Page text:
Each Wednesday leading up to the NFL draft (April 22-24), the ESPN.com blog network will take a division-by-division look at key aspects of the draft. Today's topic: Busts and late-round gems.
The Bills' drafts have been pockmarked, at best. They haven't reached the playoffs in a decade, which means they should have benefited from desirable draft position throughout the 2000s. Even so, the Bills haven't obtained much star power in that span. A perusal of their draft history should come with a warning to Bills fans that it shouldn't be done without antacids. Only four Bills draft picks in the 2000s went to the Pro Bowl. The lone first-round choice to wear a Bills helmet in the Pro Bowl has been running back Marshawn Lynch, who did so as an alternate and lost his job to Fred Jackson last year. Their biggest bust was tackle Mike Williams, the fourth overall selection in 2002. Williams simply didn't have the heart for football and lasted three full seasons, none of which could be deemed remarkable. Buffalo's best draft choices in the 2000s have been top cornerback Terrence McGee and solid defensive tackle Kyle Williams. McGee was a fourth-rounder in 2003 and went to the Pro Bowl as a return man. Williams was a fifth-round pick in 2006 and for the most part has started since his rookie year, but there might not be a fit for him when the Bills transform into a 3-4 defense.
The first player who comes to mind when considering Miami's recent busts is receiver and return man Ted Ginn. The ninth overall pick has come to symbolize the lost 2007 season under former general manager Randy Mueller and one-and-done coach Cam Cameron. The Dolphins had 10 draft choices in 2007, including four in the top 71, but only Ginn, defensive tackle Paul Soliai and punter Brandon Fields remain on the team. That class was a collective bust. Is it possible, however, that 2006 was worse? The Dolphins drafted five players (albeit three of them in the seventh round) and only one is on the roster. Defensive back Jason Allen, the 16th overall choice, has started 12 games in four seasons. The Dolphins have been overhauled so much under football operations czar Bill Parcells, most players on their roster haven't been around long enough to label draft gems or duds. Discoveries from previous regimes aren't with the club any longer. The Dolphins drafted guard Rex Hadnot in the sixth round in 2004. Tight end Randy McMichael, selected in 2002, might be the best fourth-round pick in franchise history. The greatest find on Miami's roster -- by far -- has been safety Yeremiah Bell, a sixth-round long shot from Division I-AA Eastern Kentucky. Bell didn't make the team as a rookie, fought his way up from the practice squad, overcame early injury problems and played in the Pro Bowl a few weeks ago.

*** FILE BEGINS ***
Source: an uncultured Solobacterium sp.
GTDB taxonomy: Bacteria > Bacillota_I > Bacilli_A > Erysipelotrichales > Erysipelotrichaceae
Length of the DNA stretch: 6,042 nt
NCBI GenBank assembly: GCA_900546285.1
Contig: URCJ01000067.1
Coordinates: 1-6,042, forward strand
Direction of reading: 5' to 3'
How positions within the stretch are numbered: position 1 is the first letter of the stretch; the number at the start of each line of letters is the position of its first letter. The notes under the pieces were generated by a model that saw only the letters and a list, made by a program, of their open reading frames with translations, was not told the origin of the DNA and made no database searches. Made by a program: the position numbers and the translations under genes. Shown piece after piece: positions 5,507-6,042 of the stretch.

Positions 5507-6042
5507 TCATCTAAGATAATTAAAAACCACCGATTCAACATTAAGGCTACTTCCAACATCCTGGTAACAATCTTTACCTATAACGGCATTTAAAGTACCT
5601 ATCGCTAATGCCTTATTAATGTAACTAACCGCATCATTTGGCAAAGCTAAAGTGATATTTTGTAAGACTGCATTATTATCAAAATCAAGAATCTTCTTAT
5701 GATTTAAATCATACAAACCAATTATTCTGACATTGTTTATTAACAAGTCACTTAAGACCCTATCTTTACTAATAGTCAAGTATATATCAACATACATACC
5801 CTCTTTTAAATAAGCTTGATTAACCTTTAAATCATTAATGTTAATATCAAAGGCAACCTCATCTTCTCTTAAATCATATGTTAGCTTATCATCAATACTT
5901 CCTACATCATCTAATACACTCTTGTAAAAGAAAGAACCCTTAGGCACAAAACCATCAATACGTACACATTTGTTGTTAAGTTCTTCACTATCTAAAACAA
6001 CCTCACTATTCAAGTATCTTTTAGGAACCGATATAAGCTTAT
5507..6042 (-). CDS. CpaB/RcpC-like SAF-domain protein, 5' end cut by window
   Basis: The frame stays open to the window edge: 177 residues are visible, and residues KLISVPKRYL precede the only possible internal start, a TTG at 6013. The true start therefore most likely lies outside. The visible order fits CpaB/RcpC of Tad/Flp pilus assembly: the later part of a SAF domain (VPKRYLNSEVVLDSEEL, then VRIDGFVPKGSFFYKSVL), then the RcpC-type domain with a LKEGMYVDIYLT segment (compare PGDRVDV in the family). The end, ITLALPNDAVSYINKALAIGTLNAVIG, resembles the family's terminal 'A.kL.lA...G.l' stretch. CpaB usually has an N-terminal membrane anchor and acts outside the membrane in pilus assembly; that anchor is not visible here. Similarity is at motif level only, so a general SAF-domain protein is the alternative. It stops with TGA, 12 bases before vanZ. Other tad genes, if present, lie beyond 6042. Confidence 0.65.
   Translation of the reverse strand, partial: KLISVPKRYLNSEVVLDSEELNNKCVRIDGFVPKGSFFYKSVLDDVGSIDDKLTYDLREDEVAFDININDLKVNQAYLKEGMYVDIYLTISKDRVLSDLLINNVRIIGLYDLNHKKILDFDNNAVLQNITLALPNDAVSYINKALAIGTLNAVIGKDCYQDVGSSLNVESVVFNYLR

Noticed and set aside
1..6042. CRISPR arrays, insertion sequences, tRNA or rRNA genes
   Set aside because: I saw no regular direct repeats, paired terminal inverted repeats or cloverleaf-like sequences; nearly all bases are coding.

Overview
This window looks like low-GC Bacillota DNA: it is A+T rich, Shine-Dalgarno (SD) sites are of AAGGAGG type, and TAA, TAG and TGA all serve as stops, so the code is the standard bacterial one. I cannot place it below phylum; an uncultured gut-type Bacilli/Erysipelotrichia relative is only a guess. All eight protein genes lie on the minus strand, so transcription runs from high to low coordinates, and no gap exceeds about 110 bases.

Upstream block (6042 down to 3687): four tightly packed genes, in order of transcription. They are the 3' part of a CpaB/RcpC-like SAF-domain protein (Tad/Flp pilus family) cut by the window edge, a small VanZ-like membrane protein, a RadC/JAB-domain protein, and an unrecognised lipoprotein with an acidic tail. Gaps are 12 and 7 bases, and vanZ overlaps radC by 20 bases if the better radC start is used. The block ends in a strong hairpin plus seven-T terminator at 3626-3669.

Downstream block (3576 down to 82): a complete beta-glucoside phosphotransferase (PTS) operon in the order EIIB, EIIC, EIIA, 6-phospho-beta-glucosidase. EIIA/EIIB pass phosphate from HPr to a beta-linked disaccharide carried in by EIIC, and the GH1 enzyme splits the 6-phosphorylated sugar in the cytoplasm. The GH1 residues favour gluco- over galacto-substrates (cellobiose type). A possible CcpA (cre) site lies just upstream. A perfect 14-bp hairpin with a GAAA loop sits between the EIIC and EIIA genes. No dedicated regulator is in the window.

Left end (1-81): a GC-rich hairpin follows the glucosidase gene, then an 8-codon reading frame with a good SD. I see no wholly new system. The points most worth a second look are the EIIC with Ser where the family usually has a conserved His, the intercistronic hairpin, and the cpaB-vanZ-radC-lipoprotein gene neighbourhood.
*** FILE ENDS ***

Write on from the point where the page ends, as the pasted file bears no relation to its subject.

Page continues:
Tom Brady not only is the greatest Patriots' draft discovery, but also the best of his generation. The 199th pick of the 2000 draft -- 16 slots after Spergon Wynn -- went on to win four AFC championships, three Super Bowls and two Super Bowl MVP awards. He's a five-time Pro Bowler and owns a few records. More recently, center Dan Koppen has proven to be a nice acquisition in the fifth round of the 2003 draft. Koppen has been New England's starter since Week 2 of his rookie season. He was named to the Pro Bowl for 2007. The Patriots also were able to spin quarterback Matt Cassel, a 2005 seventh-round pick, into the 34th overall choice in last year's draft. As for busts, the Patriots haven't been immune. They have an impressive first-round track record, but tight ends Daniel Graham and Benjamin Watson were hiccups. New England took Graham 21st overall, but he was erratic and produced one good season before leaving via free agency. Watson's tenure will be remembered similarly, but with more injuries. Wide receiver Chad Jackson was another prominent pick who flamed out. The Patriots wanted him badly enough to trade up 16 slots to snag him 36th overall four years ago. He missed his entire rookie season with a hamstring injury and left New England after three seasons with a grand total of five receptions for 83 yards.
The Jets don't have a lot of recent picks to scan. Since Mike Tannenbaum took over as general manager in February 2006, the Jets have made only 23 selections. They've drafted 13 players over the past three years. Maybe it's too soon to be slapping the bust sticker on pass-rusher Vernon Gholston, but through two NFL seasons, the sixth overall pick from 2008 has started three games and has been a healthy scratch for three games. Gholston has yet to record a sack and has made only 10 solo tackles. Kellen Clemens also falls into the failure category. The Jets used the 49th pick on him. Second-round quarterbacks are supposed to play and get paid accordingly. The Jets were so down on Clemens, they made major gambles to keep him off the field, trading for Brett Favre and moving up to select Mark Sanchez fifth last April. The Jets have had success unearthing talent in the fourth round. The list includes running back Leon Washington (2006), safety Kerry Rhodes (2005) and receiver Jerricho Cotchery (2004). The Jets made a fine selection when they used a seventh-rounder on running back Derrick Ward in 2004. But Ward didn't make the roster. The New York Giants signed him off the Jets' practice squad. He won a Super Bowl with the Giants and rushed for 1,025 yards a year later.